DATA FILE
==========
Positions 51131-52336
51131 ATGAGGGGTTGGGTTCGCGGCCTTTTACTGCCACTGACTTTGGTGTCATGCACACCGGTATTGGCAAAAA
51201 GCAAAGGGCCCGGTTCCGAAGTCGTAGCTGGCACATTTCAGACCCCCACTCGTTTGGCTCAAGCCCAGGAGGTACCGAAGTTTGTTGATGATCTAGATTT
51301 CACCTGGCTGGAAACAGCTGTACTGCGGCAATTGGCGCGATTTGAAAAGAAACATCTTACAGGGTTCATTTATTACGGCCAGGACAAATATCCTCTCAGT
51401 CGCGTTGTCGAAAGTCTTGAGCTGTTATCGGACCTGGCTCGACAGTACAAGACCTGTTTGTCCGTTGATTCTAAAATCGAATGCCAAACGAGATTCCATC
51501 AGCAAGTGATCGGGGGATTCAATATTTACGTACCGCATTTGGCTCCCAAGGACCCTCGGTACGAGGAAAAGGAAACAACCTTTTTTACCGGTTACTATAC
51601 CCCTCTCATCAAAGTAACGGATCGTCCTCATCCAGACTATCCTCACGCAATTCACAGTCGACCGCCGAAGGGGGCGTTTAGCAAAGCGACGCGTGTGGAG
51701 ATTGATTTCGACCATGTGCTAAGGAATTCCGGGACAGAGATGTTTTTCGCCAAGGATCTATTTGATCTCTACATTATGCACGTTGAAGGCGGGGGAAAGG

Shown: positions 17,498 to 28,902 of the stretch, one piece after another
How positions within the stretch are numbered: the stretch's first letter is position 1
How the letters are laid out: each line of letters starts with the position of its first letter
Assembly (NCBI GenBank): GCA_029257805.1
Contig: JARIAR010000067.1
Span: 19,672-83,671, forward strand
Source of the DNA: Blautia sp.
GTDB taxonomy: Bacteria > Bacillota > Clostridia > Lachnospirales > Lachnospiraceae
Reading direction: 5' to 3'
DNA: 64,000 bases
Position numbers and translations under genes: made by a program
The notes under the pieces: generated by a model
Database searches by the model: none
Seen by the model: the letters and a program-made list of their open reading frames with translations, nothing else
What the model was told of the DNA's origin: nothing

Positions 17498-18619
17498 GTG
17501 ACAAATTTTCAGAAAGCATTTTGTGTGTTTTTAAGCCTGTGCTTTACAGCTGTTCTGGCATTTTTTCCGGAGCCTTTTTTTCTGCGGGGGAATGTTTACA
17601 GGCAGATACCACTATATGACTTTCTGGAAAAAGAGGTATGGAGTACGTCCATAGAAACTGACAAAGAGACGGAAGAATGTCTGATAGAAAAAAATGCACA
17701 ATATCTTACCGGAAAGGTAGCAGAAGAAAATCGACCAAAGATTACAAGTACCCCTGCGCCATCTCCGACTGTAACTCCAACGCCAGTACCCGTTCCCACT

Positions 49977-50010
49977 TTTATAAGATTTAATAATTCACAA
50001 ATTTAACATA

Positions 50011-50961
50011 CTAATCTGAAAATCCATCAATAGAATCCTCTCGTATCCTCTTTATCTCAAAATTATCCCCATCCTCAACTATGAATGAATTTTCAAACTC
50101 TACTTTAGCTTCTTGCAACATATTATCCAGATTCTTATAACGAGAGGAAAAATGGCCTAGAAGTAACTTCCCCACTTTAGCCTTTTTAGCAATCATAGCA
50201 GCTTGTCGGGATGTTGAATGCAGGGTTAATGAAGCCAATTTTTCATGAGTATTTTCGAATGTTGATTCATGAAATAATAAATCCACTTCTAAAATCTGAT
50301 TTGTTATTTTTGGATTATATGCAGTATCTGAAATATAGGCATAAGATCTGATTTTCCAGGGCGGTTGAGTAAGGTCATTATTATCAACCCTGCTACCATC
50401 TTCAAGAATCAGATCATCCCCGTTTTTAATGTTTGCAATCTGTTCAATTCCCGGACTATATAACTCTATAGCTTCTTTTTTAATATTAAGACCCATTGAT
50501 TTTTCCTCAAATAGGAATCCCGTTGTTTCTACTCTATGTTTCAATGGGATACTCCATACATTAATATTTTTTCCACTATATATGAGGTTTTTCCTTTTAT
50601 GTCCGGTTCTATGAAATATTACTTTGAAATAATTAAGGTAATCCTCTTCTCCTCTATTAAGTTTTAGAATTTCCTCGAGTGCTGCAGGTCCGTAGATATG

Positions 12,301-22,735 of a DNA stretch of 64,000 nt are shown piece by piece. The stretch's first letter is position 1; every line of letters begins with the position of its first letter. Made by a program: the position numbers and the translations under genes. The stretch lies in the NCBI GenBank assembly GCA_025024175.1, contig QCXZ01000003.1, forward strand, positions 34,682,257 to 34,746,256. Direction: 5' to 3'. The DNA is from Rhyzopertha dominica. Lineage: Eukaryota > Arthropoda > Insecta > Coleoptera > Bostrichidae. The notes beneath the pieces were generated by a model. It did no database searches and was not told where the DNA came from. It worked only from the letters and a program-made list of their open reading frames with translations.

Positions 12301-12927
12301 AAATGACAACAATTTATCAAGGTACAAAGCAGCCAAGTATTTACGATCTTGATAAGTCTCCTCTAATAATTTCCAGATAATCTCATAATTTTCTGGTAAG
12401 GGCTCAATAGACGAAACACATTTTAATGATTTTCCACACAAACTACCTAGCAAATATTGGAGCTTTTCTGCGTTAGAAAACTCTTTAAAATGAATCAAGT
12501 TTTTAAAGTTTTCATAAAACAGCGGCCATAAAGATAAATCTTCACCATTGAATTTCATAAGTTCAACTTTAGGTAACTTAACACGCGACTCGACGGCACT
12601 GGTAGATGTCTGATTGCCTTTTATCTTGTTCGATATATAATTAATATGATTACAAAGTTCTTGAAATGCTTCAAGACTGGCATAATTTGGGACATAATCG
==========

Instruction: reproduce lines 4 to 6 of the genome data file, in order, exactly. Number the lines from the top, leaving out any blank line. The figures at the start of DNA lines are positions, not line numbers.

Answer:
51301 CACCTGGCTGGAAACAGCTGTACTGCGGCAATTGGCGCGATTTGAAAAGAAACATCTTACAGGGTTCATTTATTACGGCCAGGACAAATATCCTCTCAGT
51401 CGCGTTGTCGAAAGTCTTGAGCTGTTATCGGACCTGGCTCGACAGTACAAGACCTGTTTGTCCGTTGATTCTAAAATCGAATGCCAAACGAGATTCCATC
51501 AGCAAGTGATCGGGGGATTCAATATTTACGTACCGCATTTGGCTCCCAAGGACCCTCGGTACGAGGAAAAGGAAACAACCTTTTTTACCGGTTACTATAC